Swindon AdvertiserPeople urged to think again before trip to doctor (From Swindon Advertiser)

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People urged to think again before trip to doctor

Swindon Advertiser: Great Western hospital NHS Foundation Trust's campaign to reduce waiting times Great Western hospital NHS Foundation Trust's campaign to reduce waiting times

PEOPLE in Swindon are being urged to approach their local pharmacy with medical concerns as part of The Earlier, The Better campaign.

The national initiative aims to highlight the benefits of visiting a pharmacy at the first sign of ill health for guidance before rushing to the emergency department, as so many people still do.

Unknown to many, pharmacies are well placed to give residents medical advice on a range of minor conditions and often have longer opening hours than the average GP practice.

The campaign also sets out to encourage patients to check symptoms sooner rather than later at a pharmacy in a bid to nip health problems in the bud before they worsen – especially throughout the winter months when people are more likely to become ill.

They can also give free flu jabs to people over 65 or people at high risk of contracting the virus.

Adam James, a pharmacist at Old Town Pharmacy in the Co-op supermarket, said: “Once people work out for themselves or hear that their pharmacy can provide treatments and advice for simple conditions, that’s something they return to again and again and don’t bother going to their GP about,” he said.

“People don’t always need to see somebody by appointment; they can just come here and have a chat with us.

“We can help to suppress a cough before their throat becomes irritated and they have to visit their GP or help them get rid of it before it develops into a chest infection.

“As part of our pharmacy training degree we learn to recognise and differentiate between treatable symptoms and something more urgent.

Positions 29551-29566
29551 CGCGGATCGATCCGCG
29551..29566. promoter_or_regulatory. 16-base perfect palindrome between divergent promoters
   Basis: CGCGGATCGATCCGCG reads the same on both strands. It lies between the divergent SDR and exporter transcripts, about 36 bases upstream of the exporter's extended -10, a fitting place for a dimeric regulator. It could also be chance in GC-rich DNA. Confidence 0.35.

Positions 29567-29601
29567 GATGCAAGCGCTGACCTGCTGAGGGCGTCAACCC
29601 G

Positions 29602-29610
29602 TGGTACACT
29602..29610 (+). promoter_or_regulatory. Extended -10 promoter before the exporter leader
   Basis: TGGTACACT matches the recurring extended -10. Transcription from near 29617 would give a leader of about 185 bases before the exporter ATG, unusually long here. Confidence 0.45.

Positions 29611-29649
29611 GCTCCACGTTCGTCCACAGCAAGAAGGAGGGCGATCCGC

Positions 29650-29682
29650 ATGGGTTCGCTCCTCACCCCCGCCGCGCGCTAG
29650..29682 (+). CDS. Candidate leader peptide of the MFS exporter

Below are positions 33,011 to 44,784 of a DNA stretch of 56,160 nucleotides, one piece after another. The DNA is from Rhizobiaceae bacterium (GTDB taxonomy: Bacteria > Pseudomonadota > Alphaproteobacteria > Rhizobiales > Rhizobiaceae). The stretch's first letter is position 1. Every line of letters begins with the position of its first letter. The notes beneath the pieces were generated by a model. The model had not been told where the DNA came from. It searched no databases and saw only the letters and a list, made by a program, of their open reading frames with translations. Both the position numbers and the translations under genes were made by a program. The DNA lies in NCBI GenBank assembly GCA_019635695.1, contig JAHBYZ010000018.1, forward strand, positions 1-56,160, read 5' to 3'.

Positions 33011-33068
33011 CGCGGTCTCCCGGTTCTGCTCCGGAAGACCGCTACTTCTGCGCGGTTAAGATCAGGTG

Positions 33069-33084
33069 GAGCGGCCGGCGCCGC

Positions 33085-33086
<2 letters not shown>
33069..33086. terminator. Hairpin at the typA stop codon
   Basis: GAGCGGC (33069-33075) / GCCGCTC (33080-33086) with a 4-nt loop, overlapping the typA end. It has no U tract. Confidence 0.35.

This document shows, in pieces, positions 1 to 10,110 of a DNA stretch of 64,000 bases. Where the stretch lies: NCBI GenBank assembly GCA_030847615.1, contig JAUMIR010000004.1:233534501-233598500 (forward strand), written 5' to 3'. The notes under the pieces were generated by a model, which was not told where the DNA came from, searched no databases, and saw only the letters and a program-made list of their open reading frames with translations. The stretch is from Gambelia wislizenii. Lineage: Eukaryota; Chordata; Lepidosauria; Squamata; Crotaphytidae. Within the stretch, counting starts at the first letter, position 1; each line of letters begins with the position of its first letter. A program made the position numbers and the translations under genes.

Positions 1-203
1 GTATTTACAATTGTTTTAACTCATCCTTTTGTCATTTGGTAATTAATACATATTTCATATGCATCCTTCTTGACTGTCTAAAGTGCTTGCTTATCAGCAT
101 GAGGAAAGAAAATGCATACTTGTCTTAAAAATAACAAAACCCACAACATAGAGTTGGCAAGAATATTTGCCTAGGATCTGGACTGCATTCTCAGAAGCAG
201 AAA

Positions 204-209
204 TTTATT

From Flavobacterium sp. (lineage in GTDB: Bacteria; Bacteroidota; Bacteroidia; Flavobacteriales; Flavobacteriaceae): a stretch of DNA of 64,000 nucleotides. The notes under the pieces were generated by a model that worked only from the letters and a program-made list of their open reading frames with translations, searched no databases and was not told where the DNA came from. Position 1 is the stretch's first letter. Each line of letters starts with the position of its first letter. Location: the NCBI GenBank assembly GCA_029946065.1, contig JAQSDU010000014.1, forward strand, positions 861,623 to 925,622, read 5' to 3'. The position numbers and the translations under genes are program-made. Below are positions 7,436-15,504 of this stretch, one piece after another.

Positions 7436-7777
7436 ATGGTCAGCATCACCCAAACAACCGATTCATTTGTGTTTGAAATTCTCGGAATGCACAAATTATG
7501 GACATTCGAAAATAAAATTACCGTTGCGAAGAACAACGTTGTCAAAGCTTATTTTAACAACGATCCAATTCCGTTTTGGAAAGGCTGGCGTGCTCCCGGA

“Coughs for instance are something we can deal with, with a high degree of certainty.

“If symptoms send alarm bells ringing we can refer people to their GP. It’s just more convenient to go to the pharmacy on some occasions.”

The campaign comes amid efforts by the Great Western Hospitals NHS Foundation Trust to reduce waiting times at its accident and emergency department by highlighting alternatives for people suffering from minor ailments.

While many see the emergency unit as their first port of call with any medical problems outside of their GP’s opening hours, a simple trip to the pharmacy could see them treated adequately and more swiftly.

Julie McCann, assistant director for pharmacy at NHS England (Bath, Gloucestershire, Swindon & Wiltshire) said: “You can seek advice for minor health problems sooner rather than later, by consulting your local pharmacist.

“Pharmacists and their teams offer expert advice and you won’t need to make an appointment – many are open from first thing in the morning until late in the evening.

“Pharmacists also offer health checks and advice on how to manage long term conditions.”

Comments (6)

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7:54am Thu 27 Feb 14

house on the hill says...

the few occasions I have approached a pharmacist they have told me to go and see my doctor.
the few occasions I have approached a pharmacist they have told me to go and see my doctor. house on the hill
  • Score: 8

9:37am Thu 27 Feb 14

Hmmmf says...

My GP's surgery is open for a piddling 25 hours a week (and closed on weekends, obviously). Perhaps if they stayed open longer and the quacks made house-calls out of hours, those people the NHS claim are 'clogging up A&E' would have access to 'best in the world' services without having to wait a week for an appointment. Still, at least I wasn't one of the 2000 patients turfed out of the Marlborough Road Surgery, there'll be a long queue outside Boots in Old Town until that's resolved.